customer experience, Digital Marketing Files: 10 Ways to Prove Your Social Program Works

Forrester issued a report earlier this month that noted marketers are frustrated trying to get executives to support their social marketing programs. 

Shocked? We're not either. We know C-Suite wants ROI. We know they want you to show, not tell, how your social marketing programs work.

Prepare with Real Data

Like most anything, it helps to be prepared, confident and have a little something called actual data. This much, Forrester learned through its recent research targeting marketers and their social programs.

Forrester researcher Kim Celestre wrote that the successful social marketers she spoke with each had insights from sources like listening platforms, marketing systems and web analytics. Others went with third-party research to fill the gaps. "Without data," she reported, "there is no platform to build the business case." caught up this week with Paul Gillin of Paul Gillin Communications to find out why marketers fail in their social programs — and what helps them succeed. B2C and B2B have similar challenges, but speaking of B2B specifically, how can those marketers show social-program value to C-Suite?

"The best way is usually to ask customers," Gillin said.

Post a short survey, he recommended, or just make a few phone calls and find out how customers use online resources in general and social networks in particular to research product decisions. "The results of these surveys can often be compelling," he said.

Provide Existing Evidence

We all have tools that could be improved to help us in the day-to-day business operations. Your mouse doesn't work great. If you shut down your desktop when you leave for the day, it takes too long to load it up again the next day.

When you speak up, you get what you need (we hope anyway).

Same goes for social marketing programs.

"Look at the performance of existing marketing programs and evaluate how well they're working," Gillin said. "In most cases, they're not working as well as they used to. This is a good argument for trying something new."

Seek New Customer Data

Research the demographics of customers you don't currently have, Gillin added.

"Many B2B companies become complacent believing they already know who all their customers are," Gillin said. "They are often unaware of new customers who have different buying behaviors."

Discover new research about how those customers research their purchase decisions. Is that in sync with the techniques you're currently using? "Chances are younger buyers use channels you don't even know about."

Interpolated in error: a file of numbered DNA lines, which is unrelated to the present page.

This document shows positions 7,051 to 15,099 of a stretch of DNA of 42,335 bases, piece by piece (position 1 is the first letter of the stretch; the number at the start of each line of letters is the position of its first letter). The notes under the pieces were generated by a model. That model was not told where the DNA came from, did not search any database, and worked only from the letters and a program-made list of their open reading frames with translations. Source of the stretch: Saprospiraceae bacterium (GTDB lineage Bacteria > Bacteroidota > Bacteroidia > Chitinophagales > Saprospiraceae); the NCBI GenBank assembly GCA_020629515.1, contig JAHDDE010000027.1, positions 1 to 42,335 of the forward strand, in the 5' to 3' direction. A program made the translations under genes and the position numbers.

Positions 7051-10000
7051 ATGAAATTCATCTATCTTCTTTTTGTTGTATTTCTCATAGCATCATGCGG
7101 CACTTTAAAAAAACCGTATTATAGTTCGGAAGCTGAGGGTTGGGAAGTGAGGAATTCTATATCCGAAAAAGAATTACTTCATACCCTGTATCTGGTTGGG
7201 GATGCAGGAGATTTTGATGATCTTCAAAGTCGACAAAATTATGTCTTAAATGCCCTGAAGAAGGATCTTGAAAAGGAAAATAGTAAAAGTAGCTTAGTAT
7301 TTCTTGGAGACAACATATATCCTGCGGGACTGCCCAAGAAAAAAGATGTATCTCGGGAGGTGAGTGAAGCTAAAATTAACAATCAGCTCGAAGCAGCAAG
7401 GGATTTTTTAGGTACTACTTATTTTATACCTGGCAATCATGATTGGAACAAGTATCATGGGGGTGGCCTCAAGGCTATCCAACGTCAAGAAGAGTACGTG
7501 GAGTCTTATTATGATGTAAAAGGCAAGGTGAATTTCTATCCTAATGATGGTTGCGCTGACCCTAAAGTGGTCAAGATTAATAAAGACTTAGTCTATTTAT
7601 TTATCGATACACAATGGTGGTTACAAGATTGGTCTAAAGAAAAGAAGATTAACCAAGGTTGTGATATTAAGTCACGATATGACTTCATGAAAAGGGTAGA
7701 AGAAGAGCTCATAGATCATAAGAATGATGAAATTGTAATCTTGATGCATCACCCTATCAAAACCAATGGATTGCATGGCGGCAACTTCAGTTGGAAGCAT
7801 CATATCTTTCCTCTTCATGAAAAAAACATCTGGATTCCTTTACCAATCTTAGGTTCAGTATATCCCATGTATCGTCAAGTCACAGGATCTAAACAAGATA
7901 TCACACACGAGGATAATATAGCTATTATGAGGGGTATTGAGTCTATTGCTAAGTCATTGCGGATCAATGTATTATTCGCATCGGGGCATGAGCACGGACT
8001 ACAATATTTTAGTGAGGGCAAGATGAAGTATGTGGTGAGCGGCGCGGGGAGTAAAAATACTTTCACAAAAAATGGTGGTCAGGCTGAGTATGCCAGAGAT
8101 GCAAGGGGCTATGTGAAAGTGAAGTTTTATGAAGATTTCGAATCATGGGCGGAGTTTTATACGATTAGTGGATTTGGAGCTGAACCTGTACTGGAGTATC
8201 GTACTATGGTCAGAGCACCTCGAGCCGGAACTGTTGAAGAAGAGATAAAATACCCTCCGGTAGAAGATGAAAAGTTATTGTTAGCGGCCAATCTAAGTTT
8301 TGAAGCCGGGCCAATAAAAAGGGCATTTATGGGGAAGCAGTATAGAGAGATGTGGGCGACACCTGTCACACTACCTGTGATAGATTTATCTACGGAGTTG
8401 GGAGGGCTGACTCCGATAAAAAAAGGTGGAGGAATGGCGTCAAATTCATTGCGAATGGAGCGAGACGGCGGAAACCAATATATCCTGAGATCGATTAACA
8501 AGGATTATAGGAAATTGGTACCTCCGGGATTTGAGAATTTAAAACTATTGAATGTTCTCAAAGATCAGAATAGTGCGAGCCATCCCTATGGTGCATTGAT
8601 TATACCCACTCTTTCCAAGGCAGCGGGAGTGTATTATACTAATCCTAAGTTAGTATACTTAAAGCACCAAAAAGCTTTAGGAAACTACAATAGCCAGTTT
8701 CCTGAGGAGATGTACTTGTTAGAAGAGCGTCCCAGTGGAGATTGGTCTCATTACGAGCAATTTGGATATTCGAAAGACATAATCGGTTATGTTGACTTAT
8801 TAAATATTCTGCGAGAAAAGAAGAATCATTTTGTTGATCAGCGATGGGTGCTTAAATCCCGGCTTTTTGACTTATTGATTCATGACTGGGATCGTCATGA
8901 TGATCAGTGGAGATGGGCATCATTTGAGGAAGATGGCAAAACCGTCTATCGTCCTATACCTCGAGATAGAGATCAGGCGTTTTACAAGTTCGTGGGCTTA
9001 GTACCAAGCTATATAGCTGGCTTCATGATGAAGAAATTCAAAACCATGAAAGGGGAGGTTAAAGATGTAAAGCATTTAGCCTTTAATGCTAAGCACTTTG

Don't Spread Yourself Too Thin

Too often, Gillin said, organizations set up outposts in multiple social networks, including platforms that "really don't make sense for their market." Then, they find themselves unable to deliver enough content to keep them active.

"It's better to start small with one or two communities and really understand how they work, then grow from there," Gillin added.

Stick with the Program

Success in social media marketing comes with time and persistence, Gillin said, and the payoff is low in the first few months but high after a year or more.

"Companies often become frustrated with the lack of immediate results and abandon their efforts," Gillin said, "often just before they would really begin to see results."

Don't be 'Overly Promotional'

Success in social media marketing comes from building social authority, which translates into word-of-mouth promotion by people who value what you say.

"This can be enormously powerful because you don't have to buy access to their social networks," Gillin said. "They provide it for free. The key is to be helpful, not overtly promotional."

"One of the reasons people use social channels is to avoid marketing pitches," Gillin added, "so if most of your messages are self-promotional, people will simply turn you off. The more you give, the more you get. That concept can be difficult for many marketers to understand, but it really does work."

Measure Results

Track leads that come from social channels. Understand the actions that prospects take when they engage with the company.

"The only way C-suite executives are going to buy off on any new marketing tool is if they can see tangible results," Gillin said. "It's not difficult to put this tracking in place. Simple tools like and Google Analytics can show where your visitors have come from and what they do when they arrive at your Website. Nevertheless, I find that few B2B marketers are measuring this activity with any kind of precision."

Show Your Savings

And don't forget — if you don't have tangible results to show your C-Suite how much money they can make off your social program, you can at least show them what they save.

Cappy Popp of Thought Labs gave us some great advice last month in this regard. His approach included making the most of social media marketing by defining social media metrics in three ways: activity, engagement and acquisition.

Ask Yourself These Questions

Forrester's Celestre summed things up best in her report this month by suggesting questions to prove impact on business outcomes:

Will the proposed social marketing initiative help the company meet its revenue goals through increased leads? Will it help a cost-control goal through support-call deflection? Will it contribute to a rebranding strategy through positive brand sentiment?